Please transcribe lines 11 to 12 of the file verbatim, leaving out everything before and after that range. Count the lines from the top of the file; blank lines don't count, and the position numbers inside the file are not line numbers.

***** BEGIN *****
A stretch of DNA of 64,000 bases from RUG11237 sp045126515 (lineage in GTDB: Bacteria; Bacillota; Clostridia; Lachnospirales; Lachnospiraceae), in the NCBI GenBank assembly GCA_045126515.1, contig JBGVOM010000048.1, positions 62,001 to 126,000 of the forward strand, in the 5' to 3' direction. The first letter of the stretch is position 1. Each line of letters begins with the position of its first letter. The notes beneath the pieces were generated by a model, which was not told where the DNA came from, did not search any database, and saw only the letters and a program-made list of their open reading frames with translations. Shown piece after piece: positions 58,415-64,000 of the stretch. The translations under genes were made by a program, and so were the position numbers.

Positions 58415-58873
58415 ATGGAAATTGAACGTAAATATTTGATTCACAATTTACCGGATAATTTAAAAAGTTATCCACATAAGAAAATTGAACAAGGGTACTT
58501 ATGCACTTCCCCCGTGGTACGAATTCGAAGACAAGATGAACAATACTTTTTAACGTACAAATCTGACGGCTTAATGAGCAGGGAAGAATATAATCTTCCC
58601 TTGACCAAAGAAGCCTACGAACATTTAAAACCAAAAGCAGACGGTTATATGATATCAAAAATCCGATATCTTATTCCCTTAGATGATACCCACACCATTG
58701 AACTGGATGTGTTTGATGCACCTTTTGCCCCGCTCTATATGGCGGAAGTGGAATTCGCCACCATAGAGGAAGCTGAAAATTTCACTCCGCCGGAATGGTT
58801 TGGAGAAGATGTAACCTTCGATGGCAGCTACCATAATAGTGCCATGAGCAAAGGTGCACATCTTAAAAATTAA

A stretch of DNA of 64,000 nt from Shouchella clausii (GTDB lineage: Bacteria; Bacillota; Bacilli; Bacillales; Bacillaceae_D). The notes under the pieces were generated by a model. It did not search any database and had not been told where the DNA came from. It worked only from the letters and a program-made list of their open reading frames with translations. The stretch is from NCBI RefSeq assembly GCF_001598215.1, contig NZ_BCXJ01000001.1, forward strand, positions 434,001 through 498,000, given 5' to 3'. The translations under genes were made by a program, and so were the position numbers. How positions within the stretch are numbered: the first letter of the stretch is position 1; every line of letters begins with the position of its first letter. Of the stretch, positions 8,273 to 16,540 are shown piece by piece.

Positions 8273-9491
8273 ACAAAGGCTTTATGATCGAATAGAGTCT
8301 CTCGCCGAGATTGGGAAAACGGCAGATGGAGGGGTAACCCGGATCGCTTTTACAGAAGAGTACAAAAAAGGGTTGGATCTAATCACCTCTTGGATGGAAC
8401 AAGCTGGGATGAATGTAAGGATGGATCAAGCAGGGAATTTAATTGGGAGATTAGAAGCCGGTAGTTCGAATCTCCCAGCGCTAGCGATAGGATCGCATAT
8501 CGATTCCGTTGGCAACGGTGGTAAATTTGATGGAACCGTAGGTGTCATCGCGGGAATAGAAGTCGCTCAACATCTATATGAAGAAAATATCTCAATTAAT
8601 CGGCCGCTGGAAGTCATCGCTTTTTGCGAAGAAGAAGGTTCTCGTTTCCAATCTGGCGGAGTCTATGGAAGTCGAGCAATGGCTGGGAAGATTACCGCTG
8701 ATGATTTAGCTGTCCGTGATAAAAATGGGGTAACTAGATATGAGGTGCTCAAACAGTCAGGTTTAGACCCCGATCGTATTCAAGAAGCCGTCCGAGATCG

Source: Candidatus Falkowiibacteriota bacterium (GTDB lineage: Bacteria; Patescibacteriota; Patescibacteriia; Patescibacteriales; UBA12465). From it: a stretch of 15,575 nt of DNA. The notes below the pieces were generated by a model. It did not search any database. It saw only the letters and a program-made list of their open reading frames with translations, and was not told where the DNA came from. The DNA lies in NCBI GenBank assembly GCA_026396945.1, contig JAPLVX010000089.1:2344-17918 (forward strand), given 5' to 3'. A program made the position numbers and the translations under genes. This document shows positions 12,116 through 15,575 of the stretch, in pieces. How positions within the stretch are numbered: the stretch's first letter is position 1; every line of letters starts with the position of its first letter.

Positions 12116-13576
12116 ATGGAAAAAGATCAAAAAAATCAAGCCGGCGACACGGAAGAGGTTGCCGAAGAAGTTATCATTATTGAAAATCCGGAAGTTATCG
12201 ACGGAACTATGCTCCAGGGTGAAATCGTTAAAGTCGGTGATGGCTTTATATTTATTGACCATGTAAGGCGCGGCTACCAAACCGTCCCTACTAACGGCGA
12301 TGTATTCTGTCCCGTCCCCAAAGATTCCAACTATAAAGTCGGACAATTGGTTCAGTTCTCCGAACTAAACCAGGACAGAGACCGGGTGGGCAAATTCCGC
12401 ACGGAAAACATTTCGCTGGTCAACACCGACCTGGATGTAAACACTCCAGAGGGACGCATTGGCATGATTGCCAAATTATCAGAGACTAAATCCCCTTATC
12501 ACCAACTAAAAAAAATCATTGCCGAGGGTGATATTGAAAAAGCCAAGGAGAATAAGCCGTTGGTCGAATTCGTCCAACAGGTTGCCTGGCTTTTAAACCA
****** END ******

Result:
8301 CTCGCCGAGATTGGGAAAACGGCAGATGGAGGGGTAACCCGGATCGCTTTTACAGAAGAGTACAAAAAAGGGTTGGATCTAATCACCTCTTGGATGGAAC
8401 AAGCTGGGATGAATGTAAGGATGGATCAAGCAGGGAATTTAATTGGGAGATTAGAAGCCGGTAGTTCGAATCTCCCAGCGCTAGCGATAGGATCGCATAT